The rate of inflation fell from 2.5% to the government’s target of 2% in July. Despite this, analysis of contributing categories, as well as monthly changes in inflation suggest there is still some way to go in tackling inflationary pressure. Some categories where average prices have fallen are subject to short term fluctuations. At the same time, where average prices have risen, they have done so at a faster rate than in recent months.
What does the chart show?
The chart displays the rate of CPI inflation for the UK, split by the components that contribute to the index. Blue bars represent year on year inflation between June 2020 and June 2021, whilst the orange crosses express the rate of inflation between June and July 2021.
Why is the chart interesting?
The rate of inflation has been of considerable concern to some, and simultaneously immaterial to others over the last few months. The rise in CPI to recent highs of 2.5% in June left many observers warning of persistent inflationary pressure. Nevertheless, the Governor of the Bank of England, Andrew Bailey, cautioned against overreacting to a ‘temporary’ jump in inflation. CPI figures from July seem to have justified his advice, with the headline year on year inflation rate falling to the government’s target of 2%. Despite this, the data above strongly suggests that it is too early to claim victory.
As displayed in the chart, the reduction in the rate of inflation was led by falling clothing and footwear prices. After an increase of 3% in the year to June, July saw a reduction in average prices of over 2%, following the usual trend over the summer sales period. Despite this, the prevalence of discounting had been lower in July compared to previous years, as clothing and footwear retailers sought to make up for reduced activity. Due to this, the reduction of clothing and footwear prices was lower than usually seen in July. The temporary effect of sales on prices, in addition to a lower incidence of discounting strongly suggests that clothing and footwear prices will rise in the coming months, further contributing to inflationary pressure.
At the other end of the spectrum, transport experienced the most significant increases in prices in the year to June with an increase of 7.2%. It also led the way in July, increasing by 1.85%. The increases in prices within the transport category were largely attributable to factors of demand and supply. An increase in global demand for oil as lockdowns began to be eased pushed up petrol prices by 3.4p per litre in July according to the RAC. At the same time, demand increased for second-hand cars as people sought alternatives to public transport, whilst a global shortage of semiconductors affected the supply of new cars and drove consumers to the used car market.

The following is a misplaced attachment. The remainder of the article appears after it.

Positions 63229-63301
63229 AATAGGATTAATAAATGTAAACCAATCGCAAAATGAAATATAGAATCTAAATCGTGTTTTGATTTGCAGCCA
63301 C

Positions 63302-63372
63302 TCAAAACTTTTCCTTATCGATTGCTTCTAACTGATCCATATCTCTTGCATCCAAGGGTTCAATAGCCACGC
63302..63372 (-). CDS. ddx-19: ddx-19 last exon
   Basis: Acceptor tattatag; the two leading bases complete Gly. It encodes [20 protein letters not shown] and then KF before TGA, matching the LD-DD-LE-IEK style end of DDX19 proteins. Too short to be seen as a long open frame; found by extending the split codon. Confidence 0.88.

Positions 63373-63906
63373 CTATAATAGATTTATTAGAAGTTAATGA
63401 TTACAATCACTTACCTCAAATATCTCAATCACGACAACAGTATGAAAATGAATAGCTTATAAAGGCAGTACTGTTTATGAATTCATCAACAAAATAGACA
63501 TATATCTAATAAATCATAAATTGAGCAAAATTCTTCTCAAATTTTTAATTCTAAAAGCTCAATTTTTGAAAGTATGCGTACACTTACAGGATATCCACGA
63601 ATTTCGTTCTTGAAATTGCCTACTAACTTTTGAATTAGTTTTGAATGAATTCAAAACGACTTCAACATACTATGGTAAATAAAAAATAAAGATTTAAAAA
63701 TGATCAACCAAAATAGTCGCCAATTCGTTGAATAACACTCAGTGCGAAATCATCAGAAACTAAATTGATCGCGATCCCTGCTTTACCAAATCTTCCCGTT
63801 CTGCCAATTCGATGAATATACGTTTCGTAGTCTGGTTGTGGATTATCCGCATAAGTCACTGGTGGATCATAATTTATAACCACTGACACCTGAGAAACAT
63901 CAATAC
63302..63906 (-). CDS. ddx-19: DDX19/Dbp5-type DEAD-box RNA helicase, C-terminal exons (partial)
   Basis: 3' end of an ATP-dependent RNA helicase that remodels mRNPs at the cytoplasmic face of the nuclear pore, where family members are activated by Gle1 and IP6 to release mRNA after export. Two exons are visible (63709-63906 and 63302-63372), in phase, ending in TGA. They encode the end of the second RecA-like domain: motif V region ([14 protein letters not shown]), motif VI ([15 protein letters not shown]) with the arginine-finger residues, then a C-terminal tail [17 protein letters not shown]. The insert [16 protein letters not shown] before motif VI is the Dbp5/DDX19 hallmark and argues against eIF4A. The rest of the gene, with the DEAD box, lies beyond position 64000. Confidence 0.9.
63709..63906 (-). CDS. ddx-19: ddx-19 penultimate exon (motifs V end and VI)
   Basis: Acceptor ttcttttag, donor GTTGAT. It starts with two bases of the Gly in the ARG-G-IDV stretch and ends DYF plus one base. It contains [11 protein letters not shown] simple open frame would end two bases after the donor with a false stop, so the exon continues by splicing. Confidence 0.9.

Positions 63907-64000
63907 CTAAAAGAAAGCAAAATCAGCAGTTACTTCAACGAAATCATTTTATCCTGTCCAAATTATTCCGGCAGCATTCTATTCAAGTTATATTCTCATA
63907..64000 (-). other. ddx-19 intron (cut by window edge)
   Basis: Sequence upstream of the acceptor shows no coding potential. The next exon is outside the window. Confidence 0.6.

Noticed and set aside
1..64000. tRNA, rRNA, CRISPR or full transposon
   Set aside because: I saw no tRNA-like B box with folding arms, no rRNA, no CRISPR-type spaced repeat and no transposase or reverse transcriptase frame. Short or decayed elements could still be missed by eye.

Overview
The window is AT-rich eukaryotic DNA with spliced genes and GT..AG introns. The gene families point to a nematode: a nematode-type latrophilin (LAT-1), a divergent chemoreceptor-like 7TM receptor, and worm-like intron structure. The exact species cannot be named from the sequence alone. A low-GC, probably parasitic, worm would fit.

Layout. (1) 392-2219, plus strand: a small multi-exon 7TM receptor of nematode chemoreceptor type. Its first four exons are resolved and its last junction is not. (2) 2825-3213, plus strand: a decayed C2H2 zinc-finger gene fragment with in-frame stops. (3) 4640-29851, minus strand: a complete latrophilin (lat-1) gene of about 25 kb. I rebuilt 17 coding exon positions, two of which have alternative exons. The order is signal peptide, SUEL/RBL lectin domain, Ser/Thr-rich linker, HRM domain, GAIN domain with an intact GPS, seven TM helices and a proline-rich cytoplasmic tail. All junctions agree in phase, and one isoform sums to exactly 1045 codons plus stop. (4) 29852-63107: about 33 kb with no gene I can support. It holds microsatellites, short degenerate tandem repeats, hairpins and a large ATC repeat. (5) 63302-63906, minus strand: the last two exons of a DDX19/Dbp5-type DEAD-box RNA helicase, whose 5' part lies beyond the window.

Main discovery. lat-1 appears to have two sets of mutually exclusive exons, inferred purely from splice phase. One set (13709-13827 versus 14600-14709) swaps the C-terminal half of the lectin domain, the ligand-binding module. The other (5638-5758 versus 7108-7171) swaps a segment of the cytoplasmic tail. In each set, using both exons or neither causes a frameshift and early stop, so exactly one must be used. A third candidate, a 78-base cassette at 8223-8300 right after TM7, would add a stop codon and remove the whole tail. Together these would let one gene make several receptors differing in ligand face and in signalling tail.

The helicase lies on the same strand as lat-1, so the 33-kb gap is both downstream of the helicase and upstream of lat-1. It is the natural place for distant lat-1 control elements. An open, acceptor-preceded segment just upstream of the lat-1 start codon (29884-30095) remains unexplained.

Transportation costs are set to rise further in England and Wales as rail fares are linked to the July RPI figure + 1%. RPI inflation stood at 3.8% in July, meaning rail fares could increase by the largest amount since 2012. The overall effect of increases in transportation will be widespread, as the average household spent nearly 15% of their total expenditure on transport in 2019. A shift towards hybrid working should ease that blow, however those that must work at a specific location, usually those on lower wages, will experience a considerable squeeze should this trend continue.
Assessing the data more broadly presents additional insights. Of all the categories in which prices increased between June and July 2021, each increase is larger than the average monthly increase over the 12 prior months. At the same time, categories where prices have fallen, such as recreation and culture, and clothing and footwear as discussed above, are liable to short term fluctuations which may cease to have an effect in the coming months. This all occurred in the context of a 0% rate of inflation between June and July, indicating that instead of inflation cooling off, the headline fall from 2.5% to 2% simply portrayed base effects, stripping out the increase in the rate of inflation that occurred between June and July 2020.
As such, July’s figures do not seem indicative of the future direction of inflation in the UK. Yeal Selfin, chief economist at KPMG suggested these figures “mask the strength of inflationary pressures”, whilst the Bank of England expect inflation to rise to 4% by the end of the year. Nevertheless, a schism still exists between those who expect inflation to be transitory and those who believe it will persist. The Bank of England’s decision to continue its £895bn programme of quantitative easing seems to be keeping its foot on the accelerator pedal for now.
By David Dike